Access to services: This item is undefined by Gordon, but normally is used to indicate the complete panoply of education, health, legal, social, and financial (credit) services.
If you look solely at this definition, how many Americans would no longer be considered below the poverty level?
In the United States we look at relative poverty as defined by the same source as the above information:
“A measure of relative poverty defines “poverty” as being below some relative poverty threshold. For example, the statement that “households with an accumulated income less than 50% of the median income are living in poverty” uses a relative measure to define poverty. In this system, if everyone’s real income in an economy increases, but the income distribution stays the same, then the rate of relative poverty will also stay the same.”
If you consider the United States, our poverty level, as a percent of the total population, has not decreased. This should astound us considering the trillions of dollars spent on entitlement programs available to lift our fellow citizens out of poverty. There will always be people below the poverty level.
What does poverty mean America? Here are some interesting statistics compiled for the Heritage Foundation:
- Forty-three percent of all poor households actually own their own homes. The average home owned by persons classified as poor by the Census Bureau is a three-bedroom house with one-and-a-half baths, a garage, and a porch or patio.
- Eighty percent of poor households have air conditioning. By contrast, in 1970, only 36 percent of the entire U.S. population enjoyed air conditioning.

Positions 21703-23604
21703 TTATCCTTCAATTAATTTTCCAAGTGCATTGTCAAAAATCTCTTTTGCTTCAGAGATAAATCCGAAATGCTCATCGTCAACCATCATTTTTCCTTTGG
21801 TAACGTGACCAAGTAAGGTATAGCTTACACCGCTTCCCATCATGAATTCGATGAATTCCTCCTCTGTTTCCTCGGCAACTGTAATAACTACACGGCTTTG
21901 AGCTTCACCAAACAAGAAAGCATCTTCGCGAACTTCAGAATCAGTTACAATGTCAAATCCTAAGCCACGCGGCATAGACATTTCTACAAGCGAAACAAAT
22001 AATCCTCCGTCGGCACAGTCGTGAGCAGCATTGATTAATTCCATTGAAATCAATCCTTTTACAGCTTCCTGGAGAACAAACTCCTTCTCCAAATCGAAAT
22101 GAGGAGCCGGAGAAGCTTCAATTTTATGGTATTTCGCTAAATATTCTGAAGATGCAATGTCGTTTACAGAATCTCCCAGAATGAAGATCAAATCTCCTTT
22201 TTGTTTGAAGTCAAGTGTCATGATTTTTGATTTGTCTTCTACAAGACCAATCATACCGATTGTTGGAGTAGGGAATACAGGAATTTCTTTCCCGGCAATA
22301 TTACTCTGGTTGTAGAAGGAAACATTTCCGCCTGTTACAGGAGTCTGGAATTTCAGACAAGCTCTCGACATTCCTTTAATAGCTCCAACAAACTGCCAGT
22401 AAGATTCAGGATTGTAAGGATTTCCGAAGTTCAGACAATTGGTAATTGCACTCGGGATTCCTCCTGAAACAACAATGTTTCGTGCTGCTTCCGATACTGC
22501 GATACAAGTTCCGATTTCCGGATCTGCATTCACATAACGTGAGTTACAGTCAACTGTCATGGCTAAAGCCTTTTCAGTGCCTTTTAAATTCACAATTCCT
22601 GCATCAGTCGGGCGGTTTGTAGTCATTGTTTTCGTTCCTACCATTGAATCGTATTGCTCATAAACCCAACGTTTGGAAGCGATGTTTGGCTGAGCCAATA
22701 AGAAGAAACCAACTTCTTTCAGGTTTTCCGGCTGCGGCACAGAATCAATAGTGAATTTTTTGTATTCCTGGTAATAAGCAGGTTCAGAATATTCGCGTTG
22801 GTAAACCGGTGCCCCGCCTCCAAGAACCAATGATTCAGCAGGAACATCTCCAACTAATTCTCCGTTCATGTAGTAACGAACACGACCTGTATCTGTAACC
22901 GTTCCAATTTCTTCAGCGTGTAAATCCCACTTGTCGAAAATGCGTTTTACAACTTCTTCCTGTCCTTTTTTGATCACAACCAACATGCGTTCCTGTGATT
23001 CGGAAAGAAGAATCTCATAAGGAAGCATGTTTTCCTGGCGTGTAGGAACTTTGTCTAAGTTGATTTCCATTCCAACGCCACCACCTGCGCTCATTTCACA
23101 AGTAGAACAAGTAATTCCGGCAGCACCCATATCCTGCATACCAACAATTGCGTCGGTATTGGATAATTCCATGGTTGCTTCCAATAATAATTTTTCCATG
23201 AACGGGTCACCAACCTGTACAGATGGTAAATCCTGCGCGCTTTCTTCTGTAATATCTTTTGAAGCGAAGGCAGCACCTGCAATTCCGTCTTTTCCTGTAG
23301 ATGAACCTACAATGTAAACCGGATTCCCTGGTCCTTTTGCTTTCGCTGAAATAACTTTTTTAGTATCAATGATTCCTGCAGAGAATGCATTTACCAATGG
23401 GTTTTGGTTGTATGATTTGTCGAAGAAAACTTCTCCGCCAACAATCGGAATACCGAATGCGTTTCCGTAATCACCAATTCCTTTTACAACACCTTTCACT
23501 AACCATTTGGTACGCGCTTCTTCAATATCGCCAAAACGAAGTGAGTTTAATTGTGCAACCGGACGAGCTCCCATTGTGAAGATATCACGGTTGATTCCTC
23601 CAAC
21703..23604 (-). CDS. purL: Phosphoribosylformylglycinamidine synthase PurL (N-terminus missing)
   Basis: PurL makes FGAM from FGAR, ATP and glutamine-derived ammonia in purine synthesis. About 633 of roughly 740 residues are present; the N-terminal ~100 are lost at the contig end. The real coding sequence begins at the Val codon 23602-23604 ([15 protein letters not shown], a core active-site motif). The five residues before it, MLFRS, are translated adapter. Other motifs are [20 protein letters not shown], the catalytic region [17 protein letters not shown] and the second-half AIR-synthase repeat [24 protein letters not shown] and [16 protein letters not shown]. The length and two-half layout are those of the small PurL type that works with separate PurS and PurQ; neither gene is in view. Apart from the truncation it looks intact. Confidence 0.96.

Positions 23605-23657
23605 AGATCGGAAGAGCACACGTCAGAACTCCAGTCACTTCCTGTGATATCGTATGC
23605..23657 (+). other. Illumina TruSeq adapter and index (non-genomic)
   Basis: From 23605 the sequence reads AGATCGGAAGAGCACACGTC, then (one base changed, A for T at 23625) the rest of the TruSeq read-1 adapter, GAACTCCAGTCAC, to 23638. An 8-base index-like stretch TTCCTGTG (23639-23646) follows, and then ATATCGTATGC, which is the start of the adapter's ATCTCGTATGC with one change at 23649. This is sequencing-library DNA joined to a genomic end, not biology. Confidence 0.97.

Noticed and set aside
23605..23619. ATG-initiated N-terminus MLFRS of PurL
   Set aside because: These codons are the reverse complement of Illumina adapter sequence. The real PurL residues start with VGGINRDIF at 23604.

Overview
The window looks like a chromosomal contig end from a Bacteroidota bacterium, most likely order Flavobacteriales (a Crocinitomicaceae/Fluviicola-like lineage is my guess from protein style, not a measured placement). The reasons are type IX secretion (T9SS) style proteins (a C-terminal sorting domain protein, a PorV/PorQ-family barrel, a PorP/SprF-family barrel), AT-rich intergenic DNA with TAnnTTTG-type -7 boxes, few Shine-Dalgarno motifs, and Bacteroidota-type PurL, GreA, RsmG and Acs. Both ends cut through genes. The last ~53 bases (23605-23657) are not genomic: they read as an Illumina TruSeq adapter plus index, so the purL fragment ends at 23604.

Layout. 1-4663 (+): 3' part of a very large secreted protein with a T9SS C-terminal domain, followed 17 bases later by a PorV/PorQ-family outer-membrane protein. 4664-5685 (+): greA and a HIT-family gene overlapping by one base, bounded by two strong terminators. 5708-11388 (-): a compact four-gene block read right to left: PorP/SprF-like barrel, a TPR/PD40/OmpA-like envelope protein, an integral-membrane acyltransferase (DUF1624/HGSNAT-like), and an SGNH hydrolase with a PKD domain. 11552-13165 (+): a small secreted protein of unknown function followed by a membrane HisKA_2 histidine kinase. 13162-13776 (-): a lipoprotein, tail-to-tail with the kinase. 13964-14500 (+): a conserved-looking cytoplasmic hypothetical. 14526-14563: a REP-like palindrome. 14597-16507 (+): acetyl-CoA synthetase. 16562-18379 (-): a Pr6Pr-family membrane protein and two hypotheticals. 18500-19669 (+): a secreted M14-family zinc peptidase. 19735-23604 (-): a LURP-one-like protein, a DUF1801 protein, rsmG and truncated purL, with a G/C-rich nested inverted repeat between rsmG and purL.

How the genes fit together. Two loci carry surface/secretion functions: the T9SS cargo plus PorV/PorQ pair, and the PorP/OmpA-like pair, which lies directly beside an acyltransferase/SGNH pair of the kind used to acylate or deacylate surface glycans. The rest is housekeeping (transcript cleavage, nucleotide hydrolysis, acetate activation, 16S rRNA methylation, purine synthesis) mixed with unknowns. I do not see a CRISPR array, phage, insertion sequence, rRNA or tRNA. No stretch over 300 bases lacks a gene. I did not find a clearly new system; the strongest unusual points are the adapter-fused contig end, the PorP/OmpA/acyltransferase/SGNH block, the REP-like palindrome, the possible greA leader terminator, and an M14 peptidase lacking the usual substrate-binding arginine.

- Only 6 percent of poor households are overcrowded. More than two-thirds have more than two rooms per person.
- The average poor American has more living space than the average individual living in Paris, London, Vienna, Athens, and other cities throughout Europe. (These comparisons are to the average citizens in foreign countries, not to those classified as poor.)
- Nearly three-quarters of poor households own a car; 31 percent own two or more cars.
Ninety-seven percent of poor households have a color television; over half own two or more color televisions.
- Seventy-eight percent have a VCR or DVD player; 62 percent have cable or satellite TV reception.
- Eighty-nine percent own microwave ovens, more than half have a stereo, and more than a third have an automatic dishwasher.
Being poor in America is clearly not as bad as poor in other countries. I am not trying to diminish the struggles of the American poor, just put it in perspective.
One statistic that is often used is to show how many kids who are hungry:
“Close to 700,000 U.S. children lived in households that had a hard time putting food on the table at some point in 2007, says a new federal report. The number of children who went to bed hungry is the highest since 1998, according to the U.S. Department of Agriculture’s annual report on food security.”
I am not suggesting that children’s hunger is trivial, but a few years ago, my daughter was writing a paper on child hunger. She told me that she had just taken part in a survey at school and answered questions about our eating habits.
The students were asked whether they every skipped a meal or went to bed hungry. She, of course, was honest. We sometimes skip meals and she probably was hungry going to bed on occasion. We are not poor.
We only had two meals last Sunday. We slept in and had a big brunch around 11:30 am followed by a light dinner that evening. I do not recall whether they had a snack that evening or “went to bed hungry.”
I have to wonder how we will ever solve the problems we face by demonizing “the rich” or victimizing the poor.